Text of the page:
Government Warns Local Officials Against Campaigning on the Job

Commune and village officials may campaign for the June 4 commune elections, but should not use their office to curry favor with voters, according to a joint directive issued on Tuesday by the Interior Ministry and National Election Committee (NEC).

—Commune Elections 2017—

Signed by Interior Minister Sar Kheng and NEC President Sik Bunhok, the directive instructs commune councilors and chiefs to continue their administrative duties during the two week campaign period leading up to the vote.

Leader of the Cambodia National Rescue Party, Kem Sokha, left, waves to supporters during the CNRP rally on the first day of the national election campaign while Prime Minister Hun Sen, right, cheers supporters just before the CPP’s opening ceremony Thursday on Koh Pich. (Thomas Cristofoletti and Nicolas Axelrod.)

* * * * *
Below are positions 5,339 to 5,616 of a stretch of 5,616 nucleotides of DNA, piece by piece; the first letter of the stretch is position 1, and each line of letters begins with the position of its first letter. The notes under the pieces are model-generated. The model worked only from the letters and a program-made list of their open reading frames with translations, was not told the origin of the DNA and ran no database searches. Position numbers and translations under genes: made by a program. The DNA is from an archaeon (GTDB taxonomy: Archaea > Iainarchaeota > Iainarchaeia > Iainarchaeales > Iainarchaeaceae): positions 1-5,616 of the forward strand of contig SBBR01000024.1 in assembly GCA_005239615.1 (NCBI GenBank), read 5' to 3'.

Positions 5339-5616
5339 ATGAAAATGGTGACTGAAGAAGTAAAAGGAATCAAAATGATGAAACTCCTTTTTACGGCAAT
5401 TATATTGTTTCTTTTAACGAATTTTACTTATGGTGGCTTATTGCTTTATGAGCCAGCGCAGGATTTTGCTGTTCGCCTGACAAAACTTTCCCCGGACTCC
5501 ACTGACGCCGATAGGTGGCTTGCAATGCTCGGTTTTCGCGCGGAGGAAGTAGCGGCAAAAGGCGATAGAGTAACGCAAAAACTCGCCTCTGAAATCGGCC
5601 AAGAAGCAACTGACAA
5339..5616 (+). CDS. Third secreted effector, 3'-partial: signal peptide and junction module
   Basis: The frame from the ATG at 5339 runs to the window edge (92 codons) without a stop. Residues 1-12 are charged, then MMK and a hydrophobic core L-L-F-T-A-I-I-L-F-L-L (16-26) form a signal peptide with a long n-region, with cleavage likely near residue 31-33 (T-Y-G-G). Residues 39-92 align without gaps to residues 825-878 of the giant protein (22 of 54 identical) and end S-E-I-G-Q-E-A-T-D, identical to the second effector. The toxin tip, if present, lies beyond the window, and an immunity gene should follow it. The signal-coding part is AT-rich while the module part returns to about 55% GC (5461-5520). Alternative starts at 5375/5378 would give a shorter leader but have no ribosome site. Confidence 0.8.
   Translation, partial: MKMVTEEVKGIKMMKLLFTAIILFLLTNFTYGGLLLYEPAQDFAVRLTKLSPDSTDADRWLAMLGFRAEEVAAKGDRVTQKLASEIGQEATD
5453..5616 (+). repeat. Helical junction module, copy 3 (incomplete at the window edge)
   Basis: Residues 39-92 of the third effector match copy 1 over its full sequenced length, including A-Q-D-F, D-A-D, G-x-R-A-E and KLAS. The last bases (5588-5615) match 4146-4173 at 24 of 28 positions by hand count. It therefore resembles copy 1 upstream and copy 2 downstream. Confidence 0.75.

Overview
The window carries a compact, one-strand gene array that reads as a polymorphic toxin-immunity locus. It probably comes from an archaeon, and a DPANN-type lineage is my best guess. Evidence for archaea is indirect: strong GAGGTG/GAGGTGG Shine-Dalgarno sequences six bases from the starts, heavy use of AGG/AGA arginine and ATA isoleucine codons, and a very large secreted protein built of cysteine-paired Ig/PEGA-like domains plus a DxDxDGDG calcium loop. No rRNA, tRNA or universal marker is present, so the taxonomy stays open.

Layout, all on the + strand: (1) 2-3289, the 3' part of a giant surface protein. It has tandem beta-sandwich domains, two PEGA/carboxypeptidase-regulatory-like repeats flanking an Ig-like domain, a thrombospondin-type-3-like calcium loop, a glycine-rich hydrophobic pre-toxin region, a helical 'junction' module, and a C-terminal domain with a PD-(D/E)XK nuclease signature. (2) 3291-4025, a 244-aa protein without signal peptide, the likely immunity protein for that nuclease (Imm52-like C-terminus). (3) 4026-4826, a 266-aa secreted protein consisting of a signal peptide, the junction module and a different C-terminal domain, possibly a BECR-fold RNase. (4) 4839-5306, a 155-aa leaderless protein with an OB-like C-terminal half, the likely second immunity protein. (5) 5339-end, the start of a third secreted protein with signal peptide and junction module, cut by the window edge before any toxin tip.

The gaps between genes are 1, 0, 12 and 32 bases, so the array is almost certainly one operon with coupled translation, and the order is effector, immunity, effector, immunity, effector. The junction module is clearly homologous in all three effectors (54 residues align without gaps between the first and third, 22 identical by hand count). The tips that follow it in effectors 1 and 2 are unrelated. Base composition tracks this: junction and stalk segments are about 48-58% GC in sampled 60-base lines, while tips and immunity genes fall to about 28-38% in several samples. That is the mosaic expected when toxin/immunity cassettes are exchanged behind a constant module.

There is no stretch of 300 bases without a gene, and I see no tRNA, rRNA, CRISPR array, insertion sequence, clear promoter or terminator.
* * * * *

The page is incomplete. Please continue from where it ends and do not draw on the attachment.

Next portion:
NEC spokesman Hang Puthea said that there had been reports in the past of local officials using their authority to rally votes, but said his focus was on an upcoming election overseen by a bipartisan NEC.

“The new NEC has the point of view and belief that [reforms] will reduce irregularities that we heard in the previous election,” he said. “Authorities will follow the directive better than the previous elections and the NEC will also not tolerate any individual that violates the election law.”

Chiefs and their deputies were told to request time off from work to campaign so that local administrative work continues uninterrupted, the directive says. Village chiefs and other local civil servants may also campaign, but should also request time off so they are seen as individuals rather than in an official capacity.

The ruling party has long been accused by the opposition of using small handouts as well as intimidation by local officials to drum up votes.

Sam Kuntheamy, executive director of the Neutral and Impartial Committee for Free and Fair Elections in Cambodia, said he had not seen the directive, but supported any government attempt to remind local authorities to carry out their campaigning independent of their work.

“Some officers, commune chiefs, commune clerks, deputy commune chiefs or village chiefs did not stay neutral and showed political prejudice,” he said, adding that he had not heard of any officials being punished.

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